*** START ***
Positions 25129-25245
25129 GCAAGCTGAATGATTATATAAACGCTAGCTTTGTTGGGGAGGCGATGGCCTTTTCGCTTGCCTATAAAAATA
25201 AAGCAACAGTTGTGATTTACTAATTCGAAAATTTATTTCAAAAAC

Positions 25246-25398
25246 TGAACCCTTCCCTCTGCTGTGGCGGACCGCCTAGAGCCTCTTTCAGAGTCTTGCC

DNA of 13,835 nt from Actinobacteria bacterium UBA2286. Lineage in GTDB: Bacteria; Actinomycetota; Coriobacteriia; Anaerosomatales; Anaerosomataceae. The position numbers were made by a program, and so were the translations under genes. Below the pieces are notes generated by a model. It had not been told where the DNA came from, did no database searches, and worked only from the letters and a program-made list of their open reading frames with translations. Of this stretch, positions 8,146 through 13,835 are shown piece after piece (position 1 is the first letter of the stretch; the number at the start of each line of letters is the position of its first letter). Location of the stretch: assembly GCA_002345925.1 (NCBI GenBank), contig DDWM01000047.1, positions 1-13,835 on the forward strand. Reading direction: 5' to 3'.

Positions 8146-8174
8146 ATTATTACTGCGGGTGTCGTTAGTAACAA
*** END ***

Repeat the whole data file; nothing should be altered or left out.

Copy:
Positions 25129-25245
25129 GCAAGCTGAATGATTATATAAACGCTAGCTTTGTTGGGGAGGCGATGGCCTTTTCGCTTGCCTATAAAAATA
25201 AAGCAACAGTTGTGATTTACTAATTCGAAAATTTATTTCAAAAAC

Positions 25246-25398
25246 TGAACCCTTCCCTCTGCTGTGGCGGACCGCCTAGAGCCTCTTTCAGAGTCTTGCC

DNA of 13,835 nt from Actinobacteria bacterium UBA2286. Lineage in GTDB: Bacteria; Actinomycetota; Coriobacteriia; Anaerosomatales; Anaerosomataceae. The position numbers were made by a program, and so were the translations under genes. Below the pieces are notes generated by a model. It had not been told where the DNA came from, did no database searches, and worked only from the letters and a program-made list of their open reading frames with translations. Of this stretch, positions 8,146 through 13,835 are shown piece after piece (position 1 is the first letter of the stretch; the number at the start of each line of letters is the position of its first letter). Location of the stretch: assembly GCA_002345925.1 (NCBI GenBank), contig DDWM01000047.1, positions 1-13,835 on the forward strand. Reading direction: 5' to 3'.

Positions 8146-8174
8146 ATTATTACTGCGGGTGTCGTTAGTAACAA